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Performance review: UBS Wealth duo bet on a weaker euro

Performance review: UBS Wealth duo bet on a weaker euro

UBS Wealth Management’s UK chief investment officer Bill O’Neill and portfolio manager James Mulford are backing European equities as a key beneficiary of a weaker euro.

The two had taken profits in Japan within the UBS Global Balanced fund at the end of last year, recycling cash into eurozone equities.

‘That worked well for us, Japanese equities were up 47% last year in yen terms,’ said O’Neill. ‘But eurozone equities will play catch up in terms of profit margins and earnings growth.’

A 9.2% allocation to Europe is run via the BlackRock European Dynamic, managed by Citywire AA-rated Alister Hibbert, and JO Hambro Continental European funds, which beat the MSCI Europe ex-UK index by 4.8% and 5.5% respectively over one year. The latter is run by A-rated Paul Wild.

‘A weakening euro is a key theme in the portfolio. As many of the earnings are generated overseas, you get a tailwind with a weak euro as you repatriate those earnings,’ Mulford said.

Within that allocation he is playing a recovery in financials, particularly banks, where he expects earnings to continue to strengthen.

The duo say prices in Europe still look historically cheap to fair value. While performance was driven by a price-to-earnings rerating in 2013, this year’s market has to be driven by earnings growth.

They point to forecasts of 9% earnings growth in the US versus 14% in Europe. ‘There is a lot baked into the cake and if it doesn’t come through it could be difficult for markets to go higher.’

O’Neill highlights UBS’s forecasts of 7-9% total returns in developed markets. On a six-month view, they expect the S&P 500 will stand at 1,950, while the FTSE could hit 6,725.


Over the last 12 months, the UBS Global Balanced model is up 3.6%, compared to its composite benchmark, which rose 2.7%. Over three years the portfolio delivered 5.3% against 6.3% by the composite index. The underperformance is attributed to 2011 when the duo was short duration and underweight gilts, Mulford said.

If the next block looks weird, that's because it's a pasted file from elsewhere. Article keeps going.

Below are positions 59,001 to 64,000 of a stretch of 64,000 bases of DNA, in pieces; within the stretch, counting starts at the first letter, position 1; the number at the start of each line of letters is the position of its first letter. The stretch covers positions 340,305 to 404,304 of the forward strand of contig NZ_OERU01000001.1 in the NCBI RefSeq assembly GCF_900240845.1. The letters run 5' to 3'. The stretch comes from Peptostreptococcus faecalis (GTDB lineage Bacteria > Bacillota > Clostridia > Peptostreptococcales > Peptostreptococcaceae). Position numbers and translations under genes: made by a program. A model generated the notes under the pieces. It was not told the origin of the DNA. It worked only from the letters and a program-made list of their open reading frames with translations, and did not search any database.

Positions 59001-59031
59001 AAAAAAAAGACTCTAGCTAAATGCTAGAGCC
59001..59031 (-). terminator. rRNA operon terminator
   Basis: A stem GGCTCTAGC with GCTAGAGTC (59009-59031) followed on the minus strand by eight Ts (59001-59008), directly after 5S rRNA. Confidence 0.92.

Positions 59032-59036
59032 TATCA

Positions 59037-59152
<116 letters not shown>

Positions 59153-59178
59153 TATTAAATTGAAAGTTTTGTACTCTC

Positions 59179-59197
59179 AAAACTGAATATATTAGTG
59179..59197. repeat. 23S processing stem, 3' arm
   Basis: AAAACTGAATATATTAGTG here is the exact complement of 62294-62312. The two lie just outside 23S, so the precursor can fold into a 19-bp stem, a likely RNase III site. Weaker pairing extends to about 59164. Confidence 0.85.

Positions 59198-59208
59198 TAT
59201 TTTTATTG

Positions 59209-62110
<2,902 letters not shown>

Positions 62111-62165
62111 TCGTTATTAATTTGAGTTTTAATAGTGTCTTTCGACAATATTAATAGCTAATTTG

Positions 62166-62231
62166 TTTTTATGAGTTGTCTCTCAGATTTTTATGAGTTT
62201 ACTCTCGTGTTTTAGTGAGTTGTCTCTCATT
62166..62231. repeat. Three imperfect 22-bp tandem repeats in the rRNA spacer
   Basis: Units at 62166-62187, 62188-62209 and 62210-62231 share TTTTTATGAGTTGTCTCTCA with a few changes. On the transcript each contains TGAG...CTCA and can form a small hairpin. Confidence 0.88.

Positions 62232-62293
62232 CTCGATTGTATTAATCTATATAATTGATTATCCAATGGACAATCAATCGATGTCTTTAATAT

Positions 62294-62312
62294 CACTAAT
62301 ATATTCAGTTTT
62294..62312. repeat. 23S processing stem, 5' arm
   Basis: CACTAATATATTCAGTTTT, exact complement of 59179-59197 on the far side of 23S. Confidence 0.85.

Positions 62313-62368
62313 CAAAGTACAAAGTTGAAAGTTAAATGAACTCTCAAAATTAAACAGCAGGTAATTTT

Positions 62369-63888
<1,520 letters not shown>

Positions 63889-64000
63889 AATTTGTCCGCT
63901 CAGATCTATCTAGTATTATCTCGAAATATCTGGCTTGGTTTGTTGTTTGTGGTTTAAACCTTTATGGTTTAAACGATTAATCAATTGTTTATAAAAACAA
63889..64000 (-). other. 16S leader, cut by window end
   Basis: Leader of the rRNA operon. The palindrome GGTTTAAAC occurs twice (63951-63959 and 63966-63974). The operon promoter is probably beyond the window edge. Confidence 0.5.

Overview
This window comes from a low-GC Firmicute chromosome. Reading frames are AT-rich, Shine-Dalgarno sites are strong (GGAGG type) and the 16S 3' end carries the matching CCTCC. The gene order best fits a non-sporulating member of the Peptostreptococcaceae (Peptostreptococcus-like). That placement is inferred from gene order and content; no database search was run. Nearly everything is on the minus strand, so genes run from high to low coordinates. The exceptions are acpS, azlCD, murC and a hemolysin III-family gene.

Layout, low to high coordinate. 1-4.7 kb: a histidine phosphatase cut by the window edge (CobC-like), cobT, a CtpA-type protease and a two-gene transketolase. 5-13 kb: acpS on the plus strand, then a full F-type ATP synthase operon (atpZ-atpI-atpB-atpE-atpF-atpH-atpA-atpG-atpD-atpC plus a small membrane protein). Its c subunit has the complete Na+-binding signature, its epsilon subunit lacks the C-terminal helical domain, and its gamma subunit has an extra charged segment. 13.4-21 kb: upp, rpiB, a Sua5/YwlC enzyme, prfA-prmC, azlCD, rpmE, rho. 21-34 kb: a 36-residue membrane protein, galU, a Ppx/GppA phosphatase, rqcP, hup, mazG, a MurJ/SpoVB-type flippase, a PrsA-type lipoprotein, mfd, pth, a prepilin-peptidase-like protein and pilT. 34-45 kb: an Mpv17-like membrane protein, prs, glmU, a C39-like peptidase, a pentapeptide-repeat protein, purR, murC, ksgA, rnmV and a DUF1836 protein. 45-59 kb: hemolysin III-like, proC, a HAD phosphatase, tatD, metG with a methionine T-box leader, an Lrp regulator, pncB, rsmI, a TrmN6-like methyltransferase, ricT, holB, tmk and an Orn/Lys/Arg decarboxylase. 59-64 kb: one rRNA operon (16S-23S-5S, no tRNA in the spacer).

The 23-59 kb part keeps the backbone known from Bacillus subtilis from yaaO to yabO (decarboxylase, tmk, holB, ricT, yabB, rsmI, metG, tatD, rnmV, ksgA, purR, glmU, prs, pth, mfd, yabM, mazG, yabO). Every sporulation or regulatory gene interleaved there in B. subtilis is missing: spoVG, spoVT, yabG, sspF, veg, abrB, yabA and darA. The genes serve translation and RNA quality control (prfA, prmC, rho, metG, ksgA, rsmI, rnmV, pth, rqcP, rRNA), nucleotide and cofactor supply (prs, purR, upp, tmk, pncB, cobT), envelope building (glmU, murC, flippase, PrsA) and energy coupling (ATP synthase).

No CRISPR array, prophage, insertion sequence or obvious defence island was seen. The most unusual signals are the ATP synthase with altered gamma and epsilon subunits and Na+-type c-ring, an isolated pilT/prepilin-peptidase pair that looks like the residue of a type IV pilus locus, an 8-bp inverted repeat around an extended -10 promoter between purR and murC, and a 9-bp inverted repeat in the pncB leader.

In the US, which is still favoured, Mulford backs active funds for mid and small-cap exposure, including Findlay Park American and Wells Fargo US All Cap Growth funds.

‘That worked well last year because the mid caps massively outperformed, but it has not worked so well this year because there has been a bit of a sell-off in small and mid caps relative to the S&P 500.’

Exposure to large caps is through an iShares tracker, with plans to roll out an in-house UBS US Equity Tracker fund.

Closer to home, Mulford favours mid-caps as a domestic recovery play. The team’s stock selection includes financial and industrial names IG Group, Beazley and DS Smith.

US high yield and investment grade corporate bonds have also been a ‘big positive’ over 12 months, with Mulford citing the M&G Corporate Bond fund as a performer. The fund is managed by A-rated Richard Woolnough.

The team is neutral duration, which drove performance. ‘The long end has performed well; the short end has already taken the brunt of anticipated rate rises.’

BUY: Eurozone equities

'Supported by loose monetary policy, improving GDP growth and a recovery in profit margins – all of which should translate into higher eurozone corporate earnings in 2014'

HOLD: Emerging market equities

‘Consensus expectation is for emerging market earnings to grow by 10.6% over the next 12 months. We are more cautious, however, and expect around 9%’

SELL: Gold

‘US monetary policy normalisation, a favourable growth-inflation mix in the developed world and fewer tail risks reduces investors’ need for insurance assets, such as gold. We expect the price of gold to drop to $1,250/oz in six months’ time’

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